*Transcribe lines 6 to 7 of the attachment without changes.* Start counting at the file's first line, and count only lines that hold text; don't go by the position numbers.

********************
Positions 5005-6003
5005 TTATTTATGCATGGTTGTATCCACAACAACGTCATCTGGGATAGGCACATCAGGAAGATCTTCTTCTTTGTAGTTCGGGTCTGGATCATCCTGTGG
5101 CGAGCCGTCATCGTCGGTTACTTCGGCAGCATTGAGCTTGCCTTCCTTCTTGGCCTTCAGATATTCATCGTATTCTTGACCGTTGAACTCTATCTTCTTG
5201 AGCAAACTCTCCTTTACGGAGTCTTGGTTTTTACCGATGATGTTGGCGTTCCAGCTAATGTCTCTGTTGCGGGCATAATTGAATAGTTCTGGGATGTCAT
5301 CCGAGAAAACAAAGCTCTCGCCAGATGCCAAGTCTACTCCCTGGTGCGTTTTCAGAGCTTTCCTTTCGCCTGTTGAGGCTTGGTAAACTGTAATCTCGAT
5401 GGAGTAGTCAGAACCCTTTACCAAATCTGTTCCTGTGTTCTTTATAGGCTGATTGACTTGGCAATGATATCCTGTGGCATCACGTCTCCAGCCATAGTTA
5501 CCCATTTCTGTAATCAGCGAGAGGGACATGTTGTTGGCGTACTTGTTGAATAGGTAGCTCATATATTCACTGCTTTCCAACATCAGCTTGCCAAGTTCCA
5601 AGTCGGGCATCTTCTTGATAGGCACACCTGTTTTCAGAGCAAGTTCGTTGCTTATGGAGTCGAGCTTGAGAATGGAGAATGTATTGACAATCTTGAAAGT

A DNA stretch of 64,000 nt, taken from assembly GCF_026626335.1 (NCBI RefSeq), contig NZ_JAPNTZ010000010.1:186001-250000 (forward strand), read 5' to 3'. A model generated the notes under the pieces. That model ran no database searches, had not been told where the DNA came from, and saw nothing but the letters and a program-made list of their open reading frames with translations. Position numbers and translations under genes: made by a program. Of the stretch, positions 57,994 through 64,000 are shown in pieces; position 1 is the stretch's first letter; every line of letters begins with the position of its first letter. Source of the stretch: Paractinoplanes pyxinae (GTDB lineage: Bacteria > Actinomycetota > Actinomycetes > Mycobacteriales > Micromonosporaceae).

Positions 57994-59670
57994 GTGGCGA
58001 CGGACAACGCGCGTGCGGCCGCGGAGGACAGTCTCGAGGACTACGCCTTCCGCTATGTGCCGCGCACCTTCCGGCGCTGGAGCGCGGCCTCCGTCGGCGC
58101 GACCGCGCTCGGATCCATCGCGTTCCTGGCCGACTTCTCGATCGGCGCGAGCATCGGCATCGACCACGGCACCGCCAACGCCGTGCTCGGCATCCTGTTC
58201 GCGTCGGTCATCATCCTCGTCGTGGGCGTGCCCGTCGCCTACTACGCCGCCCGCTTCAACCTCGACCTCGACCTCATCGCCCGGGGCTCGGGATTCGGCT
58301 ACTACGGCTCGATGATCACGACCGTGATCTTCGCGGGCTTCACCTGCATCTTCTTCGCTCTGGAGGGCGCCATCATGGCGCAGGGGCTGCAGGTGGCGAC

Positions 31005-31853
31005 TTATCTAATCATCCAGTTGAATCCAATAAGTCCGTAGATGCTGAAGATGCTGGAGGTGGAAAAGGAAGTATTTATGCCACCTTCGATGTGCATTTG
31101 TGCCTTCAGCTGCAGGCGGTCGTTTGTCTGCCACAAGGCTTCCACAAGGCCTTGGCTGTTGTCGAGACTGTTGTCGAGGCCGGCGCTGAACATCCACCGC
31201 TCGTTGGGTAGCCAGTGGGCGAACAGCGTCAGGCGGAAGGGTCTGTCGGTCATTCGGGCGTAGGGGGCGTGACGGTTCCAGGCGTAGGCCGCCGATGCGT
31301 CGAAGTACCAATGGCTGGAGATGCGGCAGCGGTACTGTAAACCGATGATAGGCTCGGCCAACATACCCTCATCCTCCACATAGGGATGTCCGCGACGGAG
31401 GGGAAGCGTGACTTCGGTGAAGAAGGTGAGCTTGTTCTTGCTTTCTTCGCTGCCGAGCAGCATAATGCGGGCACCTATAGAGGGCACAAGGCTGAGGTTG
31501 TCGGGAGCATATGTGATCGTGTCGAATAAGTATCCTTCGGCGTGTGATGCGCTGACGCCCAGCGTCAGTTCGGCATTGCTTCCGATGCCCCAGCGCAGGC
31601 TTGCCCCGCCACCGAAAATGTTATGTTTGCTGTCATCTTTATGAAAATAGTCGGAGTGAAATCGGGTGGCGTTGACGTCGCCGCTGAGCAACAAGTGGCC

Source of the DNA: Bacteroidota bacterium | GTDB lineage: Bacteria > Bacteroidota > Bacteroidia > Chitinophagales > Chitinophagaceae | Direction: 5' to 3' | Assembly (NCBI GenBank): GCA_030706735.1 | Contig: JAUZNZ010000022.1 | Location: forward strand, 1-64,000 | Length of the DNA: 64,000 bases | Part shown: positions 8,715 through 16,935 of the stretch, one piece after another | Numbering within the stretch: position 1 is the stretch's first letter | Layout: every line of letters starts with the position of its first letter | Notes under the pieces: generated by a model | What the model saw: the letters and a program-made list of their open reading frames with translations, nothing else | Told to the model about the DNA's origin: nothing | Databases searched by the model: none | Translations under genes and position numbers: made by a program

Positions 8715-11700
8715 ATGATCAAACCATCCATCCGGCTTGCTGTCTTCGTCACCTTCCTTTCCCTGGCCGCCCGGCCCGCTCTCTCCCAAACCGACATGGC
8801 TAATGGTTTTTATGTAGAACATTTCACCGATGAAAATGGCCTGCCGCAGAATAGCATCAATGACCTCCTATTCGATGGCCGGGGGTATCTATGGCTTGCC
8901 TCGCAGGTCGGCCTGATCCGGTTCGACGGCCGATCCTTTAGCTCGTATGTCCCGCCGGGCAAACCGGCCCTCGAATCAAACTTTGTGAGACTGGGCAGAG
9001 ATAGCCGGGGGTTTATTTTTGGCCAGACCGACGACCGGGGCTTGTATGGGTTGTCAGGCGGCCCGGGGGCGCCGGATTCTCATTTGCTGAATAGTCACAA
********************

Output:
5401 GGAGTAGTCAGAACCCTTTACCAAATCTGTTCCTGTGTTCTTTATAGGCTGATTGACTTGGCAATGATATCCTGTGGCATCACGTCTCCAGCCATAGTTA
5501 CCCATTTCTGTAATCAGCGAGAGGGACATGTTGTTGGCGTACTTGTTGAATAGGTAGCTCATATATTCACTGCTTTCCAACATCAGCTTGCCAAGTTCCA